The 5 Fallacies Behind Changes Planned To Green Slip Scheme
The O’Farrell government is planning major changes to the Compulsory Third Party scheme – the green slip insurance you pay every time you register a vehicle.
The government says the changes will cut the average CTP payment by $50 to $75, something we should all welcome.
But there are five major fallacies behind the government move, fallacies that will adversely affect everyone who drives a vehicle or is injured in an accident.
Fallacy 1: They are only minor changes. Don’t believe it. Ninety per cent of people injured in vehicle accidents will lose their right to sue the negligent driver as their injuries will be deemed to be not bad enough.
Fallacy 2: The changes are necessary to stop rising costs. The cost of green slips have gone up 60 per cent over the past 25 years while the cost of living (CPI) has risen 120 per cent.
Fallacy 3: Accident victims will be better off. Benefits will be slashed for 90 per cent of victims. Instead of payments to cover a lifetime of lost income and medical needs, victims will get weekly benefits for just three to five years. When that ends they are on their own. Insurance companies will largely determine the level of compensation for that three to five years – victims will have limited access to legal advice to pursue a better deal. Motorists lose income protection coverage in their CTP and will have to take out extra insurance, and that will cost thousands.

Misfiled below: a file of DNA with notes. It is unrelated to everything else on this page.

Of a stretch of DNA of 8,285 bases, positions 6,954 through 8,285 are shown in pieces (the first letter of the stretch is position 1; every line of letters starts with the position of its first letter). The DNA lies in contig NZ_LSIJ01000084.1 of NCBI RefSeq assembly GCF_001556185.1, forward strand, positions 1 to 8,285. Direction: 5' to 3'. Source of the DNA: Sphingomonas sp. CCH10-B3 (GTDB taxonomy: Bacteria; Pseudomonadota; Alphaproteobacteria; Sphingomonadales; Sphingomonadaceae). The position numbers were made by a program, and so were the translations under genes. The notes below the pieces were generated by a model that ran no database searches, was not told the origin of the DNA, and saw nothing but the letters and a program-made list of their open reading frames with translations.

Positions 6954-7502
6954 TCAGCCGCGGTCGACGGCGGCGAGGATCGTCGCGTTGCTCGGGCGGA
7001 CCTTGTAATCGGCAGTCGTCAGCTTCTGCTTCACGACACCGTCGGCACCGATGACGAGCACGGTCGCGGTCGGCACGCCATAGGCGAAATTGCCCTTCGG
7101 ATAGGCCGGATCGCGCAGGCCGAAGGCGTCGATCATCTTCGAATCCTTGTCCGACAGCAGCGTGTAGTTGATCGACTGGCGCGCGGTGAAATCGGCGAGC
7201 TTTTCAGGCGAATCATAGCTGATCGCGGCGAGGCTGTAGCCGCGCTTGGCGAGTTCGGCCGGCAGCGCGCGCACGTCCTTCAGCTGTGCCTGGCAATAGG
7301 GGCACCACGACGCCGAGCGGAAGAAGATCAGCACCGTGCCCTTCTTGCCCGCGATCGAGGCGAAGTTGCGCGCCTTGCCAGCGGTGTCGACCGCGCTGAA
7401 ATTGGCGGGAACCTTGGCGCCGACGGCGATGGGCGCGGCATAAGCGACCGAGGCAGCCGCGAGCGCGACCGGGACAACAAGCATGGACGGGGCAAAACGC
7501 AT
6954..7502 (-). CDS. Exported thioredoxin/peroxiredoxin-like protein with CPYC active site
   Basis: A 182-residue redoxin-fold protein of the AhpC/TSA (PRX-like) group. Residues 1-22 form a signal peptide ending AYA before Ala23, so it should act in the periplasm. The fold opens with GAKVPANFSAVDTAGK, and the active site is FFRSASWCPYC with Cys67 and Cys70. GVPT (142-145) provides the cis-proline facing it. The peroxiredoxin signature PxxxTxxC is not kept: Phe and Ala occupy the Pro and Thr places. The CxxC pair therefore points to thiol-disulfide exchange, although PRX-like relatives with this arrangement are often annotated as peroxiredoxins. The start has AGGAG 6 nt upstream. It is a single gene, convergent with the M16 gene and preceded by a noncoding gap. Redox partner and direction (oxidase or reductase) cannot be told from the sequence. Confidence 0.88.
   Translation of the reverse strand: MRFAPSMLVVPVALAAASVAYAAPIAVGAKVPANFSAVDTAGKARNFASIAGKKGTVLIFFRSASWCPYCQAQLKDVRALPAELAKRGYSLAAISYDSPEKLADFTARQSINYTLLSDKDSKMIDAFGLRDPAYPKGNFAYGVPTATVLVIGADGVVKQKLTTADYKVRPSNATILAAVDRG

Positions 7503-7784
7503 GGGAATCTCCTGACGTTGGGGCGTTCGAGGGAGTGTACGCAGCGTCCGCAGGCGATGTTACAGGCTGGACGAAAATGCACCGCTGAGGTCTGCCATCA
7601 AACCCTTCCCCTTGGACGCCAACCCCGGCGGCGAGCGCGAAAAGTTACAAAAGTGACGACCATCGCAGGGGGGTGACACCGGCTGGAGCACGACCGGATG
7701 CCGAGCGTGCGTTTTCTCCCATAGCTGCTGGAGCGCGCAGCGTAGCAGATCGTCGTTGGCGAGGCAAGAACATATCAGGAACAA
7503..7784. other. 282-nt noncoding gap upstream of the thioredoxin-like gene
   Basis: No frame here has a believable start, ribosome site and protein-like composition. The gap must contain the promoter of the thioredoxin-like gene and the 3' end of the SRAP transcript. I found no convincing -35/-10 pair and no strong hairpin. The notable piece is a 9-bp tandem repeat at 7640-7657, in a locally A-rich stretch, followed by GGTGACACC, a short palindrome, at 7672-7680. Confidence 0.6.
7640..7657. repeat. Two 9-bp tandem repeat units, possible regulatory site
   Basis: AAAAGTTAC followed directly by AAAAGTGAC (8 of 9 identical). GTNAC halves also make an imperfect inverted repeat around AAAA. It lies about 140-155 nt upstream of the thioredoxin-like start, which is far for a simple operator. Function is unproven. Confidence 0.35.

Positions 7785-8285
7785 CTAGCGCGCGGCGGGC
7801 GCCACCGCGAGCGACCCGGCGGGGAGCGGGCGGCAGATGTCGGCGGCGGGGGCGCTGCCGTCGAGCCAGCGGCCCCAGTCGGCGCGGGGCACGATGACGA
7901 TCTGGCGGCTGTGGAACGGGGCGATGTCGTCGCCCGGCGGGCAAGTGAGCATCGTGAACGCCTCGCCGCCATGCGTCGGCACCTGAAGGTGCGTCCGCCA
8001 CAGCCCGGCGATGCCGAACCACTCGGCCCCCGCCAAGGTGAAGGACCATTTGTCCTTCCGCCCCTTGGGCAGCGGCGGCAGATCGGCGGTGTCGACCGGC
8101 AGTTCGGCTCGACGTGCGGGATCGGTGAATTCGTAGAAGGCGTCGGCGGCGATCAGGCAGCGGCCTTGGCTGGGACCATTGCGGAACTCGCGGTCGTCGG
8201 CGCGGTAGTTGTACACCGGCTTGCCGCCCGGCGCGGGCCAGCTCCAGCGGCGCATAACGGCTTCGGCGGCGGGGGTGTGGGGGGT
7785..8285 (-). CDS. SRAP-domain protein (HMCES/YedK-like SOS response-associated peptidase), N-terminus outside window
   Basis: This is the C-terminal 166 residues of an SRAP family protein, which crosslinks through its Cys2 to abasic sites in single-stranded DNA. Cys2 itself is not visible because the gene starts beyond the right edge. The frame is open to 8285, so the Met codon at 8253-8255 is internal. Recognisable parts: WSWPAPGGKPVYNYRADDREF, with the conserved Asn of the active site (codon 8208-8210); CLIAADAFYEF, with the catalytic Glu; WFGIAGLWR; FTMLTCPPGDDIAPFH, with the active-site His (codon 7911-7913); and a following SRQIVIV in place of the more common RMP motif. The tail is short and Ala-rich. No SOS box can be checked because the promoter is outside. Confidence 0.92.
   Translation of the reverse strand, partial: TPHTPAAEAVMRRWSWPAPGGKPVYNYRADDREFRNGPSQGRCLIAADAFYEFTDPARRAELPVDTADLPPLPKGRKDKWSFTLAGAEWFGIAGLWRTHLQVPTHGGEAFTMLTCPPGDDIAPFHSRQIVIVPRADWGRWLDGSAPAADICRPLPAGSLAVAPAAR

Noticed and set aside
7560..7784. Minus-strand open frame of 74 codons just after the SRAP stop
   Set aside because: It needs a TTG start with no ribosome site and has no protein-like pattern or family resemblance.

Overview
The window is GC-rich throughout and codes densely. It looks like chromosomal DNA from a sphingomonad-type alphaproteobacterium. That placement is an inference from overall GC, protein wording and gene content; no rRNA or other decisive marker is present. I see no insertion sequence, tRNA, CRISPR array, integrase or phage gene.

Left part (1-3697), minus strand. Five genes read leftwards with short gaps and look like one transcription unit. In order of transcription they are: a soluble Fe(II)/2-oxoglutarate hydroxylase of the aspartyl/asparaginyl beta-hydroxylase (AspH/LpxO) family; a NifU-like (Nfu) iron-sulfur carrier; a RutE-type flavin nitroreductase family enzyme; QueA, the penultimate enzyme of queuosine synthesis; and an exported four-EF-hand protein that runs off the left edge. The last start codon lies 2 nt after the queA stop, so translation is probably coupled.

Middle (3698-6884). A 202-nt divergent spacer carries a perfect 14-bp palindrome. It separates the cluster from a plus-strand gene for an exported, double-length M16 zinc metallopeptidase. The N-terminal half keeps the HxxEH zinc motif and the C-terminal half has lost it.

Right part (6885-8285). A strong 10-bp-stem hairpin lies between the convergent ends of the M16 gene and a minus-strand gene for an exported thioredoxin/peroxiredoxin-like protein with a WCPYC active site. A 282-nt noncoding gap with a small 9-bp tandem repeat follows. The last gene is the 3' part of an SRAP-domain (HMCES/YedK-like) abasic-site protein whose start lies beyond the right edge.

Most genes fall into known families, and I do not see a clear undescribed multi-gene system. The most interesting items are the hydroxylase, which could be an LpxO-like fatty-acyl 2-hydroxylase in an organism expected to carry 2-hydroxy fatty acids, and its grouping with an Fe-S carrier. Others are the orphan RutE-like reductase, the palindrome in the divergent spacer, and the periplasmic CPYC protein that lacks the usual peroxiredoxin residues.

Fallacy 4: It’s fair the victim should pay for those who cause the accident. The government will introduce a no-fault basis for settling compensation which means the negligent driver will have equal rights to the innocent person they’ve hit. This means a child run down at a pedestrian crossing will have their right to long-term working disability slashed so that the negligent driver can be given equal rights.
Fallacy 5: Escalating legal costs are the problem: Over the last 10 years 50 per cent of the CTP dollar has been paid by insurers to accident victims. The Motor Accident Authority keeps 3 per cent. Insurance companies keep 47 per cent of each dollar collected – 28 per cent to cover expenses (including their legal costs of maybe 5 per cent) plus 19 per cent kept as profit. The average lawyer fee is estimated at 10 per cent of the compensation they have won for their client. Most lawyers don’t get paid at all if they don’t win the case.
The national disability scheme is a fine objective but let’s not slash the benefits of innocent accident victims to pay for those who caused the accident.